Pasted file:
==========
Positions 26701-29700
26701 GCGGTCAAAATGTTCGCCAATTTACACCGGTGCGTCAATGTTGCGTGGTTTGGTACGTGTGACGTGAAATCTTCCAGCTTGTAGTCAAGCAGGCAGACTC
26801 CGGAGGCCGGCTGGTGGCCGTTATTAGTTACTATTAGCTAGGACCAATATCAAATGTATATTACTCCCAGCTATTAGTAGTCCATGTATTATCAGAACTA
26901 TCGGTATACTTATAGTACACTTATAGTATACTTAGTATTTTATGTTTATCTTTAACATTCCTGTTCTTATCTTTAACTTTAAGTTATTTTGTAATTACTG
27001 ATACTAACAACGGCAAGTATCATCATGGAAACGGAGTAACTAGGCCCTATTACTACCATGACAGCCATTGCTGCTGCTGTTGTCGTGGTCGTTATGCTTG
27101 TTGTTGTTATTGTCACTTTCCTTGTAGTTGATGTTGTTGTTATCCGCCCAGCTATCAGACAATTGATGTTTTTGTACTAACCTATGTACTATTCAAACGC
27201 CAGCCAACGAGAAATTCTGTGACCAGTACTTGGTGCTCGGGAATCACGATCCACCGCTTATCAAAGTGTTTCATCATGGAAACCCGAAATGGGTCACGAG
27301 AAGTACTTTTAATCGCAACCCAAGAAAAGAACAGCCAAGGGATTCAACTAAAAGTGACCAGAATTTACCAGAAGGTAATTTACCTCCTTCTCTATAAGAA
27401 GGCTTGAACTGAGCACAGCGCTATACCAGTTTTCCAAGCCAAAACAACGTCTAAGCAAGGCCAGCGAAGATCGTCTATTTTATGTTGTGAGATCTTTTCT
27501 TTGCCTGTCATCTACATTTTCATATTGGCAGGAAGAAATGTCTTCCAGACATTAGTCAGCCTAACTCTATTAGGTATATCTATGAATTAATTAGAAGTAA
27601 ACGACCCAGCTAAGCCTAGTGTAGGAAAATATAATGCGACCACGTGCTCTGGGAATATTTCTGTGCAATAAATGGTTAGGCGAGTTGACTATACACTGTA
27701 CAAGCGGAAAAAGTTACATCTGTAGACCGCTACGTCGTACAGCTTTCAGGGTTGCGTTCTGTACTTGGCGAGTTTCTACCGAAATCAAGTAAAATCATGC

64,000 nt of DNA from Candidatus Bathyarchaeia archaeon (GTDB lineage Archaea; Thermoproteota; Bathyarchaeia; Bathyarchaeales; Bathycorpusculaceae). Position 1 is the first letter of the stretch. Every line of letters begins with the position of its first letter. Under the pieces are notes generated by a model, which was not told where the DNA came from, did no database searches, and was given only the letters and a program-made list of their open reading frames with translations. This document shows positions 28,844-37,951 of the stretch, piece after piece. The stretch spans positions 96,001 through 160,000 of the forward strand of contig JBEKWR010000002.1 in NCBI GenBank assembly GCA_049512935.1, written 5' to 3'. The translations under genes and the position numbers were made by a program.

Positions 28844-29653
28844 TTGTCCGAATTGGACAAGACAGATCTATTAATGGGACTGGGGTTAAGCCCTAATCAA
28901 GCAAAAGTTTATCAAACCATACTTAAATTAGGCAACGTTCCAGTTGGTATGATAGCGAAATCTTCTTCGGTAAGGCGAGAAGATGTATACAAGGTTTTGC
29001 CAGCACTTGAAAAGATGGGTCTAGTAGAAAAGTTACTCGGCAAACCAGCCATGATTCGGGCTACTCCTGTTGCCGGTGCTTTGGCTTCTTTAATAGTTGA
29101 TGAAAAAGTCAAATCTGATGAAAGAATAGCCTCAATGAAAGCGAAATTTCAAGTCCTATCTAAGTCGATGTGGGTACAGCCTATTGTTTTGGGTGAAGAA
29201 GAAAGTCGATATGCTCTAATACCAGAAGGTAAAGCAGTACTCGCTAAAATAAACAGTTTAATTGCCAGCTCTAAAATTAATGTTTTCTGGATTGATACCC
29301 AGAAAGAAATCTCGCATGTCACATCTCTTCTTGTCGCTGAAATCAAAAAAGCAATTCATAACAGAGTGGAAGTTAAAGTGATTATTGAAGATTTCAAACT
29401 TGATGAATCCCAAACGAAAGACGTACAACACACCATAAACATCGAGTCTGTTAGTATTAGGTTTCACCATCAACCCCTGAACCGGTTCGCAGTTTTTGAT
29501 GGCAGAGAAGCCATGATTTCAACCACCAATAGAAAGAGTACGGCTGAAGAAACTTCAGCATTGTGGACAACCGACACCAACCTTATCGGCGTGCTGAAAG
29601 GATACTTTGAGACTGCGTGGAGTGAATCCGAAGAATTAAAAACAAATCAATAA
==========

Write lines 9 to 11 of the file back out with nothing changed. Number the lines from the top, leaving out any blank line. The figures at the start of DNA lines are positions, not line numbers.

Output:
27401 GGCTTGAACTGAGCACAGCGCTATACCAGTTTTCCAAGCCAAAACAACGTCTAAGCAAGGCCAGCGAAGATCGTCTATTTTATGTTGTGAGATCTTTTCT
27501 TTGCCTGTCATCTACATTTTCATATTGGCAGGAAGAAATGTCTTCCAGACATTAGTCAGCCTAACTCTATTAGGTATATCTATGAATTAATTAGAAGTAA
27601 ACGACCCAGCTAAGCCTAGTGTAGGAAAATATAATGCGACCACGTGCTCTGGGAATATTTCTGTGCAATAAATGGTTAGGCGAGTTGACTATACACTGTA